It’s that time of year for BYU football fans to gear up for BYU50, a time-based scavenger hunt set across the nation.
Fans across the country have competed against each other for the past five years to find a BYU football helmet hidden somewhere in their city for the past five years. BYU’s Athletic Department and volunteers post helmet location and times on BYU’s social media the day of the drop, and it’s up to BYU fans to figure out where the location is and arrive first to claim their prize.
The first BYU drop started with 25 boxes full of BYU gear like BYU t-shirts, flags and socks being dropped in cities throughout Utah. Sometimes the boxes even contained game or season tickets to BYU football games. Now, BYU fans participate in this nationwide competition, according to BYU Athletics Marketing and Promotions Director David Almodova. Multiple drops can take place in a state on their allotted drop date.
“It was such a popular thing we did after our first year that we started getting messages from our fans all over the country asking us to do a drop in their state because of the huge BYU fan population,” Almodova said. “We took the next year to plan it out, and it has been a huge success ever since.”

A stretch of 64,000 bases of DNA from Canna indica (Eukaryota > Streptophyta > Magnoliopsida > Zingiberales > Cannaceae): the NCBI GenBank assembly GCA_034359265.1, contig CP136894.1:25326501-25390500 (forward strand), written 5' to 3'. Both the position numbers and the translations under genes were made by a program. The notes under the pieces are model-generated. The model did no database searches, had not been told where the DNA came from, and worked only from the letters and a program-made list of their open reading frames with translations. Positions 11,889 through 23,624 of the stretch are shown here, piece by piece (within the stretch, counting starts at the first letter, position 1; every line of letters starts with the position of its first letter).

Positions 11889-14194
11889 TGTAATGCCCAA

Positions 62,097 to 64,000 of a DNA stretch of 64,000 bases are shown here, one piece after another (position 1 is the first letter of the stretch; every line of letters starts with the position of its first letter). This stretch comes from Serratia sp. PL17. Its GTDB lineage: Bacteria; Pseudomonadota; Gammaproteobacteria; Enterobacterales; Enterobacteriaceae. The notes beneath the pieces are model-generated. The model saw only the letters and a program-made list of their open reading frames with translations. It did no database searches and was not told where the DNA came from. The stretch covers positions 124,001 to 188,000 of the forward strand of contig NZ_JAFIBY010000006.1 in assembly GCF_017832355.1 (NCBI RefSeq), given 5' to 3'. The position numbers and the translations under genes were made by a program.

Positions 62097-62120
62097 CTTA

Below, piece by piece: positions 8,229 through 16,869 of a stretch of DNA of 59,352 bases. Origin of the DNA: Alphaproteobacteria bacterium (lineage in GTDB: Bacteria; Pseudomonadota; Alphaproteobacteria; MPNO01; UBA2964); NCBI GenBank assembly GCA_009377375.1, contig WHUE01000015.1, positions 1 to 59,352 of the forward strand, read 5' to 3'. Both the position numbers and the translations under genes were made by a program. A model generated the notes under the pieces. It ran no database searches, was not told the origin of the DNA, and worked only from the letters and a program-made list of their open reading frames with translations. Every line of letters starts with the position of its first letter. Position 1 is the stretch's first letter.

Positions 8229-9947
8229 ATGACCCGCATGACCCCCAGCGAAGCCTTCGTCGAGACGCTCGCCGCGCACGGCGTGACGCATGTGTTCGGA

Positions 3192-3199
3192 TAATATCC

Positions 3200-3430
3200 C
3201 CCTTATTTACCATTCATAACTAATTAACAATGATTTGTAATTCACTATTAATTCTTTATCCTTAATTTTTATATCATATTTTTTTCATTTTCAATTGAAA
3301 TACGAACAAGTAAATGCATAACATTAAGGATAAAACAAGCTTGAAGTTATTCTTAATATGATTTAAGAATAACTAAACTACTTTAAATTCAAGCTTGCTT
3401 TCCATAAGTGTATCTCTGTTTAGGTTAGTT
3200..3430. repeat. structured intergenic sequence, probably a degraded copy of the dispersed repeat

In years past, fans have sustained injuries, paddled across lakes to reach the helmet and even followed alumni members in charge of the drop. BYU alum Seth Killingbeck had a first-hand experience with this when he and his wife were in charge of the BYU50 drop in Tennessee.
“A couple of times I’ve noticed BYU fans stalking my house or office to follow me to the drop zone. In 2014, a friend of mine guessed that I might be the one hiding the BYU50 box, and I noticed his truck driving up and down my street waiting for me to leave the house,” Killingbeck said.
The average time for fans to reach the helmet is between three and seven minutes, which has left some fans disappointed. With this feedback, the BYU Athletics Marketing and Promotions Office decided to switch it up this year. “We want to give more people the possibility to win this year,” Almodova said.
BYU fans now have 20–30 minutes to get to the drop location and will be required to post a photo with the drop location flag in the background on their personal social media accounts using #BYU50. Winners for each city will be randomly selected that night via BYU’s social media.
“This will give more people an opportunity to win and not just the first person,” Almodova said.
The BYU50 event allows BYU to gain more exposure across the nation. According to BYU alum and BYU50 dropper for Houston, Texas, Elora Draper, the drop is a great way for non-BYU fans to learn about the school and its team.
“There were so many people wearing BYU gear and swag in one place, which I think is really cool,” Draper said. “There are people who have never heard of BYU who have stopped us and asked ‘Who are the Cougars?’ so BYU50 just gives the school extra exposure and gets people who wouldn’t normally hear about BYU talking about us.”
The first drop took place on July 13 in Alabama and the event will conclude on September 1 in Arizona. BYU50 will stop in Utah on Saturday, August 4.
Fans should keep an eye on BYU’s Facebook, Twitter, Instagram and Snapchat accounts to find their city’s drop location. If worse comes to worst, participants can look for the large group of fans wearing BYU gear to find the right place.